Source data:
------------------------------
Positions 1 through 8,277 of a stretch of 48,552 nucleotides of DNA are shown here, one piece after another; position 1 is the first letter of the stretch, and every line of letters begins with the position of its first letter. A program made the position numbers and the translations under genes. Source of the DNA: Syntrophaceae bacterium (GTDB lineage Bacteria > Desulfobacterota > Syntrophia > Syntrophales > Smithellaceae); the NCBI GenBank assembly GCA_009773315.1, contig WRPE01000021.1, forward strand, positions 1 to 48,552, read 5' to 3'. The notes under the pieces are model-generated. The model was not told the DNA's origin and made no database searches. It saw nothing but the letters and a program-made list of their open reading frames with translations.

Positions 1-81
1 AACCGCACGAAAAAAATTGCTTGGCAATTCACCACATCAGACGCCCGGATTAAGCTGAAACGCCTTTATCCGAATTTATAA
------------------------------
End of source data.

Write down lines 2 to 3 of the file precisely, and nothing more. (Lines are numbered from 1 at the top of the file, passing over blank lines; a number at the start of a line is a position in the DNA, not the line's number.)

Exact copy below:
Positions 1-81
1 AACCGCACGAAAAAAATTGCTTGGCAATTCACCACATCAGACGCCCGGATTAAGCTGAAACGCCTTTATCCGAATTTATAA